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E-waste

— Environment

A green process for extracting gold

A research team at the University of Saskatchewan has found what may be an inexpensive and environmentally-friendly way of recycling gold from jewelry and electronics. Using a solution of what is essentially reusable table vinegar, the team has shown that for CAD$66 (about US$47) it can produce one kilogram (2.2 lb) of gold with 100 liters (26 gal) of reusable waste water – this is as compared to current methods that can cost over CAD$1,500 (US$1,070) and create 5,000 liters (1,321 gal) of toxic, non-reusable waste.

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— Environment

Interview: Environmental artist Chris Jordan talks sustainability

Around the world there are hundreds of millions of discarded mobile phones lying around in drawers and boxes, displaced by the bigger screen or better camera of the latest version. But truth be told, even if we were talking about hundreds of billions it would be unlikely to elicit a much different response, because ridiculously big numbers are ridiculously big numbers, right? Seattle-based photographer and activist Chris Jordan is on a mission to make these measures of consumerism manifest through visual art and, as he explained to Gizmag, bridge the disconnect between our mass consumption and its largely invisible consequences. Read More
— Mobile Technology

Phonebloks concept imagines a modular smartphone

We live in a throwaway society, where products often aren't made to last long, and generally aren't easily fixable. Smartphones are a case in point, with the average handset being replaced by its owner within two years. And when that happens, the whole thing is trashed intact and replaced with another, slightly better, model. With the Phonebloks concept, Dave Hakkens plans to change this short-term way of thinking about gadgets. Read More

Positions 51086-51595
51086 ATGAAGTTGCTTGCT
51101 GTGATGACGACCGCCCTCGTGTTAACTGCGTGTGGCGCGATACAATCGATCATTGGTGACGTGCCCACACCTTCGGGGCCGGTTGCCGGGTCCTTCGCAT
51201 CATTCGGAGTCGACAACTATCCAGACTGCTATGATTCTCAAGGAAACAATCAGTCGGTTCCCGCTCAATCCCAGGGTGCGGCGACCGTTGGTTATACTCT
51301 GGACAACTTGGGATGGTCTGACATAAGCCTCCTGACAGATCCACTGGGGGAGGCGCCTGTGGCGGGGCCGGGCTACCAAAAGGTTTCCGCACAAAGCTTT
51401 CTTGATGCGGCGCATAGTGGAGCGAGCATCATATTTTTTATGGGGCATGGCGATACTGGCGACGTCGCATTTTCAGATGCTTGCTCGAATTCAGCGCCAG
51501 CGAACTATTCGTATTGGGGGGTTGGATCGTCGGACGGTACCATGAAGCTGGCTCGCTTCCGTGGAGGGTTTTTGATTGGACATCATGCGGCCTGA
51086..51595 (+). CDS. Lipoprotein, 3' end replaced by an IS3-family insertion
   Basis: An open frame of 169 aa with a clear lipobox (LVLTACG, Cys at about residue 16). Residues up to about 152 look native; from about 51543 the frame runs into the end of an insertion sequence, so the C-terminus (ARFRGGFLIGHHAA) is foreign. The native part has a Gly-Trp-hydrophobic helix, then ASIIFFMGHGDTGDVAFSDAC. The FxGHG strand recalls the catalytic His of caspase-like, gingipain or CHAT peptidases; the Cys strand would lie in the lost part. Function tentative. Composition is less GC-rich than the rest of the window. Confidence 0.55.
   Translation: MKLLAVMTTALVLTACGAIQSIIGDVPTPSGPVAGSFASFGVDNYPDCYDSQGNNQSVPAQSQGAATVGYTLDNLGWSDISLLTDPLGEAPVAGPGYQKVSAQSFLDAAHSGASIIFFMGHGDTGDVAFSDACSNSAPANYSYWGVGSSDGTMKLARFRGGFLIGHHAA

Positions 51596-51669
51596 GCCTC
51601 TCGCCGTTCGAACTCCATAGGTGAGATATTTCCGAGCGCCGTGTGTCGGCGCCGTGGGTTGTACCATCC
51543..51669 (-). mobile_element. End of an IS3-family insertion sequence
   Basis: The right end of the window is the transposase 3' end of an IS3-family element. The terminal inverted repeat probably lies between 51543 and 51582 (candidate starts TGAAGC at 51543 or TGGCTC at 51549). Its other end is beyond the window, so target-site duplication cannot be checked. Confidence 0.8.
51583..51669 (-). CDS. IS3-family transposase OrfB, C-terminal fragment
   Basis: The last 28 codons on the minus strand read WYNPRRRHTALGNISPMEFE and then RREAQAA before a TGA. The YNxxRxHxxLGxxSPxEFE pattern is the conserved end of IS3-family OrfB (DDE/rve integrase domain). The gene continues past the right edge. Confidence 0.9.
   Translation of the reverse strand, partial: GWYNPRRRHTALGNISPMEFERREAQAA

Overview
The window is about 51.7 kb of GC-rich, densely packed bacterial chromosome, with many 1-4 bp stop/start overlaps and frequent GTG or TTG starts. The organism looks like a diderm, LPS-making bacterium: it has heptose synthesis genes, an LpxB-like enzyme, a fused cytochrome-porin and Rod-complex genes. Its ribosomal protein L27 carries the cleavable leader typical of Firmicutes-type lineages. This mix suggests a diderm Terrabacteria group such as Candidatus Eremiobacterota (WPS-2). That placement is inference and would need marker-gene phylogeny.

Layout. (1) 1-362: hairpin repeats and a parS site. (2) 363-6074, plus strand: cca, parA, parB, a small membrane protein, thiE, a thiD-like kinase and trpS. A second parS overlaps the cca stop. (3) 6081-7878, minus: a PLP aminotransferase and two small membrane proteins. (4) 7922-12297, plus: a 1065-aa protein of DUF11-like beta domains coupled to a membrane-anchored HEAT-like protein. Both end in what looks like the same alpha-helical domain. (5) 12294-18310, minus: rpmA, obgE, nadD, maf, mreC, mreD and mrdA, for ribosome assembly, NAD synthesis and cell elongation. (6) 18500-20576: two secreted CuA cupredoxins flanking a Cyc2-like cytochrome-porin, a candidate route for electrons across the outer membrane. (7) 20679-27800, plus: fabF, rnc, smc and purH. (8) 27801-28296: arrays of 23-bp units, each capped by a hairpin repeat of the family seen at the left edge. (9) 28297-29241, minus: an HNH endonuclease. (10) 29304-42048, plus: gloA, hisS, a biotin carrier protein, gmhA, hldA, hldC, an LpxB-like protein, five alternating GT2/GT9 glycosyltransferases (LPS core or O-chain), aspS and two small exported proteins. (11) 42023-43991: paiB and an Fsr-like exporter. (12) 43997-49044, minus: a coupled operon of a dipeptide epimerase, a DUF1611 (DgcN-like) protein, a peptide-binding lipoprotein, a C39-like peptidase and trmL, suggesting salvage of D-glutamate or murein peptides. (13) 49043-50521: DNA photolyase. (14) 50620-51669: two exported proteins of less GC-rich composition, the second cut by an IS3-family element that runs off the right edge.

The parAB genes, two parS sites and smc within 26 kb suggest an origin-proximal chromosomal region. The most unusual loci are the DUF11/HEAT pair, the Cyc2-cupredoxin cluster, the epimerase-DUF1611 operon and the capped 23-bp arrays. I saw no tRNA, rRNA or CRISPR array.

— Environment

"Pass IT On For Good" USB card helps repurpose old computers

What should you do with your old computer? Chances are that no one will want to buy it, but you don’t want to just throw it away – especially with e-waste being such a huge environmental concern. Recycling or donating are possibilities, but how do you know that all of your personal information is really deleted from its hard drive? Well, that’s where the Pass IT On For Good project comes in. It supplies you with a USB card that deletes all the personal content on your computer, installs educational software, and then instructs you on how to donate it for use in schools in developing nations. Read More

Eco-friendly circuit board releases its electronics when exposed to hot water

As our smartphones and computers continue to become obsolete and get discarded, the environmental problem of electronic waste gets worse. Needless to say, the greater the number of electronic components that can be reclaimed and reused, the better. That’s why scientists from the UK’s National Physical Laboratory (NPL) have developed a printed circuit board that falls apart when immersed in hot water. Read More
— Environment

Using e-waste to create educational toys, with ThinkerToys

Electronic waste is a huge global problem, and its often devastating impact on our environment is not going to lessen any time soon – in fact, it's predicted to get worse. Faced with a panorama of mountainous e-waste when passing an immense landfill site in suburban Phnom Penh, Cambodia and seeing young children working there instead of going to school, a researcher at Keio-NUS CUTE Center and Mixed Reality Lab in Singapore came up with a novel idea to help tackle both issues. His plan involves creating simple and cheap-to-produce edutainment kit modules that could be shipped out to those unfortunate areas of the world where e-waste is transported for disposal, where they would be paired up with discarded but functional tech such as PS/2 keyboards and mice, speakers and old CRT monitors. Read More
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